Vulvodynia

Vulvodynia is a persistent pain that affects a woman’s vulva, and in some cases the perineum. The symptoms range from irritation all the way to stabbing pain. This chronic condition can be brought on by traumas such as pregnancy and post surgical scarring, activities like cycling and horseback riding — even snug clothing can heighten existing symptoms.

Vulvodynia is often a diagnosis of exclusion, as it shares many of the same symptoms with conditions such as fungal, bacterial and viral infections; skin cancer; inflammatory skin conditions; allergic reactions; and certain neurological disorders.

Very often, vulvodynia patients show evidence of musculo-skeletal abnormalities of the pelvic floor due to sacroiliac and lumbo-sacral joint dysfunction. Once these musculo-skeletal issues are resolved, patients frequently report that their vulvodynia symptoms either diminish or disappear.

The Women’s Health Institute estimates that as many as 14 million women are affected by vulvodynia sometime during their lives. Hispanic women are 80 percent more likely to experience vulvodynia (23%), while chronic vulvar pain occurs equally among white and African America women (16%). Asian American women were the least likely to be diagnosed with vulvodynia (11%).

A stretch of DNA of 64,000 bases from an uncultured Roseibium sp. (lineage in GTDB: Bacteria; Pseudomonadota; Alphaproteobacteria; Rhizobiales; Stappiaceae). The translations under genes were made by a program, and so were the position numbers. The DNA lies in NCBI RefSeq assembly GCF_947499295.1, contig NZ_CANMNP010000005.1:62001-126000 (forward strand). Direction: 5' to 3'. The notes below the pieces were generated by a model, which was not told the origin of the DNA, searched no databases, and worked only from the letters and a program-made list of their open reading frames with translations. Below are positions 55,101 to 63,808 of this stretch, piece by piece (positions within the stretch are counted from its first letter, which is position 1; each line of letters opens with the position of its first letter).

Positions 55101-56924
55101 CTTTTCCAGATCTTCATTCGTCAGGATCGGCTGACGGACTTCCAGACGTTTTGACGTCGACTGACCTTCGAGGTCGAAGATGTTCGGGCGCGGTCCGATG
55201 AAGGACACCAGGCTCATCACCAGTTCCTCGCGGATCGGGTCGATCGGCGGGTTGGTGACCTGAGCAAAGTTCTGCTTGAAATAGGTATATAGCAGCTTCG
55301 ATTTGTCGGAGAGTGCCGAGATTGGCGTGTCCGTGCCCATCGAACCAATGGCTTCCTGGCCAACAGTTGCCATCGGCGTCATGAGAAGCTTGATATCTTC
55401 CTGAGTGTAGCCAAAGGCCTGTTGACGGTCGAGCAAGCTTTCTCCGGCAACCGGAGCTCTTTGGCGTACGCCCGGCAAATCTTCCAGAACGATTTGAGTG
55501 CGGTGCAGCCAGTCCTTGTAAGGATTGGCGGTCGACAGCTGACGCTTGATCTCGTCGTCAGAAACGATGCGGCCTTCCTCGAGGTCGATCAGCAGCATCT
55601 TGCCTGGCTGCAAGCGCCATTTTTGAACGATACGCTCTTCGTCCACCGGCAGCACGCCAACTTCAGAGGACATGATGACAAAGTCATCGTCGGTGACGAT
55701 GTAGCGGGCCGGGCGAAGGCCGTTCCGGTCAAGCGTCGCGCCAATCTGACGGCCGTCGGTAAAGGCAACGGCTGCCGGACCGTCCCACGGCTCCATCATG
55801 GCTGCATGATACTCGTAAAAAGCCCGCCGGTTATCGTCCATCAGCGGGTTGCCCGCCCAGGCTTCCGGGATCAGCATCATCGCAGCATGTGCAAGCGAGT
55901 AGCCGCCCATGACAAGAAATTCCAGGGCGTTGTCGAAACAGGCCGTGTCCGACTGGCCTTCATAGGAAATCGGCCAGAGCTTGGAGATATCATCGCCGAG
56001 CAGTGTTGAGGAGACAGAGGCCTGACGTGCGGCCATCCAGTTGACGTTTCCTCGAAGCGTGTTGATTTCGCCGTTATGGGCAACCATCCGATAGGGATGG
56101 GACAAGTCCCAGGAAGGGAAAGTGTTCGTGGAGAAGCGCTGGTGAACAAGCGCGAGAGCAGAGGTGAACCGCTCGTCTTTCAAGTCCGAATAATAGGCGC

In addition to being a challenging disease to diagnose, vulvodynia is challenging to treat as well. Our 60 years of collective medical experience has taught us that an individualized, integrated, multidisciplinary approach to treatment is the most successful.

In order to create such a treatment plan, we must move beyond symptoms to discover the causes beneath them. (Why is your vulva in chronic pain? What can we do to make this pain go away permanently?) The answers to these questions allow us to treat the whole person — which is always the best approach.

Vulvodynia Prevention

1. Drink 8-10 glasses of pure water every day.
2. Low Oxalate Diet
3. Take showers instead of baths
4. Avoid urinary tract irritants (don’t eat anything you wouldn’t put on an open wound)

  • Spicy foods (peppers, curry, wasabi)
  • Alcohol
  • Acidic foods (citrus, tomatoes, apples, pineapple)
  • Carbonated beverages (sodas, energy drinks)
  • Caffeine (coffee, tea, even chocolate)

5. Supplements

6. Herbal/Homeopathic remedies

7. Wipe from front-to-back after urination and bowl movements

8. Use birth control that doesn’t irritate your urinary tract (i.e. diaphragms, spermicides, and condoms, if possible)

9. Avoid douches and perfumes near the genitals

10. Empty you bladder before and after intercourse

Diagnostic Tools for Vulvodynia

Vulvodynia Treatment Options

In-Office Care
Physical Therapy
Conventional